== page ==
More people get the message about nutrition, exercise trends
Those copious messages about maintaining healthy lifestyles must be sinking in, because Americans are getting a little savvier about eating right and exercising.
So says the latest public opinion survey from the American Dietetic Assn., "Nutrition and You: Trends 2008." The nationwide study asked 783 men and women their attitudes on healthful eating, the importance of diet and exercise, and even delved into reasons why people don’t do more to get healthy.
When asked about overall attitudes on maintaining a healthful diet and engaging in regular exercise, 43% said, "I’m already doing it," and engaging in good behaviors. In 2002, that number was 38%. People in the "I know I should" category — those who understand a healthy lifestyle is critical but haven’t done anything significant to achieve it — was 38%, up from 30% in 2002. And 19% of men and women put themselves in the "don’t bother me" category, not believing that diet and exercise are important. That’s down from 32% in 2002, suggesting a mind-set change.
Participants were asked to rank major and minor reasons for not wanting to do more to attain a balanced diet; 79% said they’re satisfied with the way they eat, and 73% said they don’t want to give up the foods they like. Only 41% said it was because they didn’t understand diet and nutrition guidelines. Those numbers haven’t changed drastically in eight years.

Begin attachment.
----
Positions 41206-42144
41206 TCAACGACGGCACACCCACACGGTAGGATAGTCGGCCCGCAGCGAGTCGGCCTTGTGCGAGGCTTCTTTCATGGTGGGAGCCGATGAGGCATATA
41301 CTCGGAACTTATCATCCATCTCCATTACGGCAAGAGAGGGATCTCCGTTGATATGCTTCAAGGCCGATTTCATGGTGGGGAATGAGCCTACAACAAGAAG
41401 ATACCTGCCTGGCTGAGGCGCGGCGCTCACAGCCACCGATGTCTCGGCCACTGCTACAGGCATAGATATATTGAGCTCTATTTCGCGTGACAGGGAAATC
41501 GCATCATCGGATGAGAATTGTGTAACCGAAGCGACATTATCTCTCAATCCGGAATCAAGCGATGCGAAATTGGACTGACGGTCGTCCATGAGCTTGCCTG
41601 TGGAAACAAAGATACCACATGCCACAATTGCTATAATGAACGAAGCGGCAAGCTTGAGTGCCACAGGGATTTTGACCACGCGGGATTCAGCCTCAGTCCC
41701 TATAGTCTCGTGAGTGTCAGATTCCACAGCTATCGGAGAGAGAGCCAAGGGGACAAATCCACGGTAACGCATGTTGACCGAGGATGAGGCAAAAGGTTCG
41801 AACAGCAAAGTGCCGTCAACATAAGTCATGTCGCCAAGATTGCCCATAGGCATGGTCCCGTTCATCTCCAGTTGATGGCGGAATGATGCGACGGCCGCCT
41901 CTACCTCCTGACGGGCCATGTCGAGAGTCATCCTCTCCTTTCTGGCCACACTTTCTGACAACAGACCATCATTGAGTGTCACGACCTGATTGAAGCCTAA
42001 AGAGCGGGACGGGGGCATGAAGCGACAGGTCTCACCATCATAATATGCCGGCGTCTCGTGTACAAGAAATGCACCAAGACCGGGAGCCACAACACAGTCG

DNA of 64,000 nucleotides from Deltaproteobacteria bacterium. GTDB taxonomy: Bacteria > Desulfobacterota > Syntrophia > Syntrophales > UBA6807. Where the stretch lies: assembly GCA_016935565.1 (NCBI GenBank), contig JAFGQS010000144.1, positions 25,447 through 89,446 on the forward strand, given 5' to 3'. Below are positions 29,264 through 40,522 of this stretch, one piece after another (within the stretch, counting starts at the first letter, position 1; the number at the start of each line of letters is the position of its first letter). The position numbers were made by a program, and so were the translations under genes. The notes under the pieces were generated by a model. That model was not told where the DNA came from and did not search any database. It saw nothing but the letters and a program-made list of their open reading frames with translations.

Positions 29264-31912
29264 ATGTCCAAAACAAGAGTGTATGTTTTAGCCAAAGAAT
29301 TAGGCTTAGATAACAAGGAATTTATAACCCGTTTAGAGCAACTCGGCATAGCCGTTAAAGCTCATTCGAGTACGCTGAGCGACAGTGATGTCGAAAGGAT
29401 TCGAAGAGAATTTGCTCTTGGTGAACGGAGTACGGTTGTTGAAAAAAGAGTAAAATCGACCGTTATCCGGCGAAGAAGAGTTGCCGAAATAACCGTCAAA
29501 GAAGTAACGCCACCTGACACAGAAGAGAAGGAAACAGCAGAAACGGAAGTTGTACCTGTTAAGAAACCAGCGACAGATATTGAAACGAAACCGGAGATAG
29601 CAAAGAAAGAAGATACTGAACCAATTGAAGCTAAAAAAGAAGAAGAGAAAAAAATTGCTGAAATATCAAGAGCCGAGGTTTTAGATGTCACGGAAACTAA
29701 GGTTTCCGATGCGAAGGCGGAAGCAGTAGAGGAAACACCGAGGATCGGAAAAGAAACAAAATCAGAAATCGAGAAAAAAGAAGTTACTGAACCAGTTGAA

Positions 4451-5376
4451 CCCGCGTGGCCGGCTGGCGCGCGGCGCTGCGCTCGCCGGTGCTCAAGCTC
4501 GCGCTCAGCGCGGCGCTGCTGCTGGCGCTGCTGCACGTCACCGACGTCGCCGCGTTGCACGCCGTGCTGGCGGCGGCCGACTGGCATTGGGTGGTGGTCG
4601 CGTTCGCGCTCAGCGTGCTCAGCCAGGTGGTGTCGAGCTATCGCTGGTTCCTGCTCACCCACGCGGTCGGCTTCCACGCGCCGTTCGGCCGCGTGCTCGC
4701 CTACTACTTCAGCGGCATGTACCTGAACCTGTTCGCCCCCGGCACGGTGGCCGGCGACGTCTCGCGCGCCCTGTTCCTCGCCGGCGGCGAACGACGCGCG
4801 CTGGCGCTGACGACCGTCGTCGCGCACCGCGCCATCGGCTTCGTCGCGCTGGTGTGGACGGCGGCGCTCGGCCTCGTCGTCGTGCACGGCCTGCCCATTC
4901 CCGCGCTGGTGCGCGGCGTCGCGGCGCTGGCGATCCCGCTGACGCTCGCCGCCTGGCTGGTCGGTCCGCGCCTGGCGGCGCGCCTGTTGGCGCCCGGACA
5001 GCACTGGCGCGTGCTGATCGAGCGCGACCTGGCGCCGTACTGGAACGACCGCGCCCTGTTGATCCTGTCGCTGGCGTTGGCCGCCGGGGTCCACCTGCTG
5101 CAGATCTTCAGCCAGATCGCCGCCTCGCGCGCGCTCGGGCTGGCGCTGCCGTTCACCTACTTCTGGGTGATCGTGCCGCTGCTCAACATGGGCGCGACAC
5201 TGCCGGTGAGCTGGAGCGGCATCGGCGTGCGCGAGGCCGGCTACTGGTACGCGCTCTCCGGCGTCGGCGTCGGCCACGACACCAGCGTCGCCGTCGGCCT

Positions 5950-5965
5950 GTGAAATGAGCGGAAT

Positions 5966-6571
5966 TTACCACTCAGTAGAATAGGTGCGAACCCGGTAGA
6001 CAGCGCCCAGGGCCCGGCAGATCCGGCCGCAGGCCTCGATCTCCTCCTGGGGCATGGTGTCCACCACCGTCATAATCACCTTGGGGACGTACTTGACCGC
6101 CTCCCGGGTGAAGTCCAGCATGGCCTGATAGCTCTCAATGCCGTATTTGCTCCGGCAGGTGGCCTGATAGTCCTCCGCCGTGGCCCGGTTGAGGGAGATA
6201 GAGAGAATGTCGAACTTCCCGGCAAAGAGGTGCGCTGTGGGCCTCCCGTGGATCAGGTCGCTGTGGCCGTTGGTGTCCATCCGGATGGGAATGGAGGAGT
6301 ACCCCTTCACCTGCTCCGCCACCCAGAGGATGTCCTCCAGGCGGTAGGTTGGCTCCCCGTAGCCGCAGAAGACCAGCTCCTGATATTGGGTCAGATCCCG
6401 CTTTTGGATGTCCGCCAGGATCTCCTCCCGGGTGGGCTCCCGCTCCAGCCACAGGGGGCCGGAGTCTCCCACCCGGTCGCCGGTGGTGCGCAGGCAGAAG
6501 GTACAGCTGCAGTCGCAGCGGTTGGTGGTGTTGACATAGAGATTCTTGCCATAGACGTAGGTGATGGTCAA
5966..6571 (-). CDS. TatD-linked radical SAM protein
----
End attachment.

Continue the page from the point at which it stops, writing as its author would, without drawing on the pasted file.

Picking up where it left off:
But people do seem to want more information on nutrition and healthful eating. In 2008, 40% said they were actively seeking more news, up from only 19% in 2000. And they’re making different choices: in the last five years, the number of people who increased their consumption of whole-grain foods rose 56%; vegetables, 50%; fruits, 48%; fish, 43%; and chicken, 42%. Those decreasing their intake of beef decreased 41%; dairy, 23%; and pork, 33%.
Messages about whole grains being better for you than refined white flour are definitely getting through — 94% of people ranked whole-grain bread healthier than white bread, while 6% said it was just as healthful. Six people (less than 1%) declared white bread healthier than whole grain.
"I definitely think the findings are encouraging," says Jeannie Gazzaniga-Moloo, an ADA spokeswoman and Roseville, Calif.-based registered dietitian. "Consumers are saying that diet, nutrition and physical activity are important to them, and we’ve seen a growth in that. We’ve also seen more people fall into the category of doing what they can to [maintain a healthy lifestyle]. But we know from rates of chronic diseases such as diabetes and heart disease that there is more that can be done."
Gazzaniga-Moloo is concerned that many people still believe they have to give up the foods they enjoy in order to be healthier. "There’s still a big misconception about that," she says. "You don’t have to give up those foods — you can look at portion size and frequency of eating them. They can be worked into a healthy, balanced diet."
But she’s cheered by the fact that people are adding more fruits and vegetables to their diets and adds, "It’s one step at a time. Even just adding a serving to two or three meals a day is a step in the right direction."
-- Jeannine Stein
Photo credit: Christopher Reynolds / L.A. Times